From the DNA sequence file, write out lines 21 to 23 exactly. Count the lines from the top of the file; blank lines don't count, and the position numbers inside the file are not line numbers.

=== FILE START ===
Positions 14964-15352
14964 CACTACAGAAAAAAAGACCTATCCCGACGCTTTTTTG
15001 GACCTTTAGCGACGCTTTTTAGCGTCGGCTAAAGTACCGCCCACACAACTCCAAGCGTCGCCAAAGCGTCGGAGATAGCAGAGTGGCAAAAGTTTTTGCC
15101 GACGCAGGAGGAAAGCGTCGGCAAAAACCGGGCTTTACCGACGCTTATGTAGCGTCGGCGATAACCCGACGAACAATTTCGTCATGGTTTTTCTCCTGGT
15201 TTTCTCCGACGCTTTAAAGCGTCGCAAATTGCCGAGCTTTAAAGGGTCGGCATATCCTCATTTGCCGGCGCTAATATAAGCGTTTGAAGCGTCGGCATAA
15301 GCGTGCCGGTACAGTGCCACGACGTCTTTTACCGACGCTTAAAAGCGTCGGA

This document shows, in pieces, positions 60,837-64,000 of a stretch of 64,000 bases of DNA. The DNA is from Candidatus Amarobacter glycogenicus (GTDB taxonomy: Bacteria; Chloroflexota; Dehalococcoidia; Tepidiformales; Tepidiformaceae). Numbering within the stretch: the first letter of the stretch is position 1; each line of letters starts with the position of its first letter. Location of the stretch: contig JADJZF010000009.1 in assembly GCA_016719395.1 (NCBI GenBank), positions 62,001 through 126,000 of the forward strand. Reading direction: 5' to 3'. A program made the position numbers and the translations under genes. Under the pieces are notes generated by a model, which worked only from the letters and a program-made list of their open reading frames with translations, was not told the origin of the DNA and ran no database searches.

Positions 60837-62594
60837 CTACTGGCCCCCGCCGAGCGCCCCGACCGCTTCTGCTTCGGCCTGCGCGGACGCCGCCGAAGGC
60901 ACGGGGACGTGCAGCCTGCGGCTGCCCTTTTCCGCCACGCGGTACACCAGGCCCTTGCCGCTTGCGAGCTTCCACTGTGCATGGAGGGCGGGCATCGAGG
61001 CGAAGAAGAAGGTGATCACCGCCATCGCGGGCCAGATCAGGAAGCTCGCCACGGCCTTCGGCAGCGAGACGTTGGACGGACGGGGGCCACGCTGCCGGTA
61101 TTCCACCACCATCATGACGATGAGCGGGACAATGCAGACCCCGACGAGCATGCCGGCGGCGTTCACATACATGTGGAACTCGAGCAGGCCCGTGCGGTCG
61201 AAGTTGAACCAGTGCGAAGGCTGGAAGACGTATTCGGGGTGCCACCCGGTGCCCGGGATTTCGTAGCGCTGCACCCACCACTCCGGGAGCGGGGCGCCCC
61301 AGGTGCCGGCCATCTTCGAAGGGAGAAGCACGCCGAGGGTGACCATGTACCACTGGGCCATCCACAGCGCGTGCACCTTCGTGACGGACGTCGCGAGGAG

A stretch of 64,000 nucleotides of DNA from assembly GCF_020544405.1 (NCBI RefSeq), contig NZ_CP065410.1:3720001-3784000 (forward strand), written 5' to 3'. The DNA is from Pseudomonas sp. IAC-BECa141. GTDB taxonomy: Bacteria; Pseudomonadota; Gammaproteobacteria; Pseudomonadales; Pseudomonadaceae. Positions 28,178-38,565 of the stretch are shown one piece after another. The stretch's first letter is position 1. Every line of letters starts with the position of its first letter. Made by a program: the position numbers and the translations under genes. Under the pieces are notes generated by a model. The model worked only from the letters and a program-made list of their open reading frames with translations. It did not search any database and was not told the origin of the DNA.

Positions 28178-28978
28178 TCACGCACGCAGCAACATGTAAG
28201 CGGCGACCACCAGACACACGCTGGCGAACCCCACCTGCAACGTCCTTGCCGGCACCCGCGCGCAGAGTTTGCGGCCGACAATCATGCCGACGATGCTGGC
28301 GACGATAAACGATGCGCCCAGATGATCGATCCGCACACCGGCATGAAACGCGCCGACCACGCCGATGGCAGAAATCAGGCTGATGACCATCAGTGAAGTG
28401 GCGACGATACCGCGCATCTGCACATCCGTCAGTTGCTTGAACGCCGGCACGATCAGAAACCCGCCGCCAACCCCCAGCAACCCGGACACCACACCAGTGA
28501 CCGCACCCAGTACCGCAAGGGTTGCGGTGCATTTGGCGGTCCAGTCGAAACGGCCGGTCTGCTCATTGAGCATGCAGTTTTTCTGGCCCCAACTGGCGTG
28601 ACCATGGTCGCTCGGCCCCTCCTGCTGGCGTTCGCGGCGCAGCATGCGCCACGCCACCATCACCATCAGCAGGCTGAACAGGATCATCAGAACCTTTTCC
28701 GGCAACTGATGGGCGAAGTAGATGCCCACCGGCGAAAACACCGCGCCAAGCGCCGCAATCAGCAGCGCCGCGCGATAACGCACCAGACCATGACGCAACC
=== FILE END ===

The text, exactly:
28501 CCGCACCCAGTACCGCAAGGGTTGCGGTGCATTTGGCGGTCCAGTCGAAACGGCCGGTCTGCTCATTGAGCATGCAGTTTTTCTGGCCCCAACTGGCGTG
28601 ACCATGGTCGCTCGGCCCCTCCTGCTGGCGTTCGCGGCGCAGCATGCGCCACGCCACCATCACCATCAGCAGGCTGAACAGGATCATCAGAACCTTTTCC
28701 GGCAACTGATGGGCGAAGTAGATGCCCACCGGCGAAAACACCGCGCCAAGCGCCGCAATCAGCAGCGCCGCGCGATAACGCACCAGACCATGACGCAACC